five tips for reducing the cost of marketing. 

  1. To reduce marketing costs – engage with customers, not competitors.
Research in the United States in 2018 found that businesses satisfying an accepted criterion for being considered ‘customer focused’ were on average 60% more profitable than business not considered customer focused. Further, 58% of marketers believe being customer-centric aids profitability.

Another study found that 90% of marketers in the United States were developing or implementing strategies that would enable them to offer a more customer-focused and’ individualised’ product.
Jeff Bezos, CEO of Amazon, contends that ‘the most important single thing is to focus on the customer. Our goal is to be the world’s most customer-centric company. 

Over recent years, much has been written about the FAANG group of businesses – Facebook, Amazon, Apple, Netflix and Google. These are arguably the most successful businesses in the world. Each has in place sophisticated technology designed to provide high-quality data on every aspect of the customer experience, customer needs and wants, and to identify strategies that will increase customer loyalty and encourage them to spend. 

These businesses use highly sophisticated algorithms to monitor customers within an inch of their lives. The aim is to know them as well as it is possible to know them and be able to address their needs as well as possible.

Most importantly, and unlike many other businesses, these highly successful enterprises focus far more on their customers than they do on their competitors. Jeff Bezos explained, ‘we’re not competitor obsessed, we’re customer-obsessed. We start with our customers and work backwards.

The more a business understands its customers, the better it can exceed the expectations of those customers and acquire more customers on the back of referrals. The more a business understands its customers, the more it can exceed its expectations, drive repeat business, and increase margins through customer loyalty.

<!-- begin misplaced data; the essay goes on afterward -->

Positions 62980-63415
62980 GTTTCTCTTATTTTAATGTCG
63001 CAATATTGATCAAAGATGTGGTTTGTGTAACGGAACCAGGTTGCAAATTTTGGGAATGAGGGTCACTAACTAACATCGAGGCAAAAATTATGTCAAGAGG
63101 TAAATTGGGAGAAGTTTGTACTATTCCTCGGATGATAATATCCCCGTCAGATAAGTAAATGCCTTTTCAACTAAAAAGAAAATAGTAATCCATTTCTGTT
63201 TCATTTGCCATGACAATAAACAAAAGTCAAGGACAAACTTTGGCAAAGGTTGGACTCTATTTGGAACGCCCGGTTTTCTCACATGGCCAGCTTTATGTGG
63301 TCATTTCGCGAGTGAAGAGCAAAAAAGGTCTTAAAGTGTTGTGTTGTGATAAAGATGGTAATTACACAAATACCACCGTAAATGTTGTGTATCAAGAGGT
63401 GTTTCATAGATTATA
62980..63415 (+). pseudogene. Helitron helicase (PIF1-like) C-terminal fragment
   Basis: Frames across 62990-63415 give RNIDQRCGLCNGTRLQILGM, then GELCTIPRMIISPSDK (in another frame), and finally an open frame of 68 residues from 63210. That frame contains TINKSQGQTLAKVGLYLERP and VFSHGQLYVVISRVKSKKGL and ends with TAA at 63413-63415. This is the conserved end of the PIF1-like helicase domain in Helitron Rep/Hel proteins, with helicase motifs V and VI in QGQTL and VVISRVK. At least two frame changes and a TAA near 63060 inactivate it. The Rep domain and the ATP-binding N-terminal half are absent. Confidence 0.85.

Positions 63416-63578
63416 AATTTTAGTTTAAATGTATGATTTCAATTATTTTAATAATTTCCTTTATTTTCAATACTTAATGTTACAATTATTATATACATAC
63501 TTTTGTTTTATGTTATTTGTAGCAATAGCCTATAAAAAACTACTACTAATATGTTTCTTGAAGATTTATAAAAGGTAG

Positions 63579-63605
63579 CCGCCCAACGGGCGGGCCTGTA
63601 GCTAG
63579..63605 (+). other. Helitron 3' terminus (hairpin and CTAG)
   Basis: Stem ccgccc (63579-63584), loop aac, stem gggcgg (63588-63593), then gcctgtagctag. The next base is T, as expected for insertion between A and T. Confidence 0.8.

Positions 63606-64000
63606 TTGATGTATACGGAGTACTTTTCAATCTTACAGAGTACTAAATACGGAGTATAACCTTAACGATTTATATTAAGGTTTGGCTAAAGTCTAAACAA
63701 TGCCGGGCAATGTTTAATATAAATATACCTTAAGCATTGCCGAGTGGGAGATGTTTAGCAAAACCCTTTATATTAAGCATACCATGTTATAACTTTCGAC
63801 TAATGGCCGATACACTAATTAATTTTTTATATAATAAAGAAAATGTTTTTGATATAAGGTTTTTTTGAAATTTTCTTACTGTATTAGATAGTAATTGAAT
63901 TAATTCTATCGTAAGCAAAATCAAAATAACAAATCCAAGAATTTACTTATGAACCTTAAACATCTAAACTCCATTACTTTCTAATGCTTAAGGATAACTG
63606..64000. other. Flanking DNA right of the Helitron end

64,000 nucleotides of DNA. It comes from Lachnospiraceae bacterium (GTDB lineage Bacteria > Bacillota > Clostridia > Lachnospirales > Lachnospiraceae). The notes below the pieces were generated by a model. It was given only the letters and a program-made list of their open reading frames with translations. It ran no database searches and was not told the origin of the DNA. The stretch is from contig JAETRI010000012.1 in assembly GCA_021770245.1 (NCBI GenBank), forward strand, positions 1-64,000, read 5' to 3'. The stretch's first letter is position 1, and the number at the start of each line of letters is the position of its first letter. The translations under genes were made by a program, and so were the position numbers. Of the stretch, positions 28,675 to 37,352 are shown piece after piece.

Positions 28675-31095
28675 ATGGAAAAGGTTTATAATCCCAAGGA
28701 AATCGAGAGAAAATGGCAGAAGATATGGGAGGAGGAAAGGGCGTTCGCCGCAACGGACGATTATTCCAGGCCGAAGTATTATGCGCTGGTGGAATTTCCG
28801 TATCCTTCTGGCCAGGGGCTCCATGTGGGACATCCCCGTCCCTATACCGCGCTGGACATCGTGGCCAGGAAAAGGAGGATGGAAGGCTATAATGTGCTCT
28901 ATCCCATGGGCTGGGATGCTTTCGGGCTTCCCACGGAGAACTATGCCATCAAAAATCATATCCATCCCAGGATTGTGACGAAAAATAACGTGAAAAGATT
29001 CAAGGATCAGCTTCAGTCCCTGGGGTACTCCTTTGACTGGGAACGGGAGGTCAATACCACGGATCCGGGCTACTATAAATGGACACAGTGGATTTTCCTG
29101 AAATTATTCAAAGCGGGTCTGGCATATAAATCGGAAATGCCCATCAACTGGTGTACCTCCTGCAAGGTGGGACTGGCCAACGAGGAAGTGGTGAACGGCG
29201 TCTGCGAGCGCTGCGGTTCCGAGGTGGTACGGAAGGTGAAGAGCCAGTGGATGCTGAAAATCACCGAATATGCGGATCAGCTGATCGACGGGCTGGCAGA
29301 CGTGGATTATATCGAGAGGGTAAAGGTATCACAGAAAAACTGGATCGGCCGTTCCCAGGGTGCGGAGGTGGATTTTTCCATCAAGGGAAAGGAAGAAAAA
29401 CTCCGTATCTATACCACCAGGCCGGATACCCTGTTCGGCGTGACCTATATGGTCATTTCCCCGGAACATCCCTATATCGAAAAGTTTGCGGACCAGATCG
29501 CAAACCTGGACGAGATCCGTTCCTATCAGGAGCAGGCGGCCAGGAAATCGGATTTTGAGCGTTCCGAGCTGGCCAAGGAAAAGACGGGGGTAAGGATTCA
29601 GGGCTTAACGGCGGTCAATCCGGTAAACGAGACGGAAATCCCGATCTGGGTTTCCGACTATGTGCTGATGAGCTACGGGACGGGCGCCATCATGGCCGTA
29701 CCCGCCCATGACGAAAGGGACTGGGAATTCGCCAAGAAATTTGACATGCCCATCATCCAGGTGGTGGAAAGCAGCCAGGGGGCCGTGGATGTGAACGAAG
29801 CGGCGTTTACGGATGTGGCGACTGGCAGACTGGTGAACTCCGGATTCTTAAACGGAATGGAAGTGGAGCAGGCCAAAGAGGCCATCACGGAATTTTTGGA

INSIGHT – Stop wasting time studying your competition. Out all of the available resources into understanding and responding to your customers – or target markets. 

QUESTION – What makes your business truly customer-focused and more appealing to customers?
  1. To reduce marketing costs – become their shrink.
Most businesspeople claim to understand their target market. In my experience, however, few do. Most rely on intuition and very simplistic data to develop a less than optimal understanding of their target market. Many businesses I come across that base their conclusions about their market, and therefore their strategies on assumptions, intuition, common sense or personal experience rather than:
  • Consumer insights.
  • Client data.
  • Market research.
Very few businesses in Australia use market research effectively to underpin strategy despite the mountains of evidence that research can and should lead to reduced costs and better returns. Indeed, there can be a cost in market research, but as technology improves, That cost can be moderate and readily recovered.

I come across very few businesses where there is an appreciation of consumer insights, behavioural economics or consumer behaviourism, despite its power in informing marketing strategy – and the ready availability of data at little or no cost. 

Much of this data is available online.

I come across very few businesses that systematically collect and analyse the wealth of client data that can be readily and inexpensively accessed and leveraged. There is a lot we can learn from the thoughts, comments and behaviour patterns of our customers and potential customers.
Indeed, Australian businesses lag well behind their compatriots around the world.
I often hear Australian businesspeople suggest that:
  • ‘We don’t have the budget for market research.
  • ‘We offer our customers as much choice as possible.
  • ‘We don’t have time to analyse client data.
That said, these businesses:
  • Seem prepared to burn thousands of dollars on poorly conceived marketing.
  • Fail to learn that too much choice inhibits sale (a finding from many studies)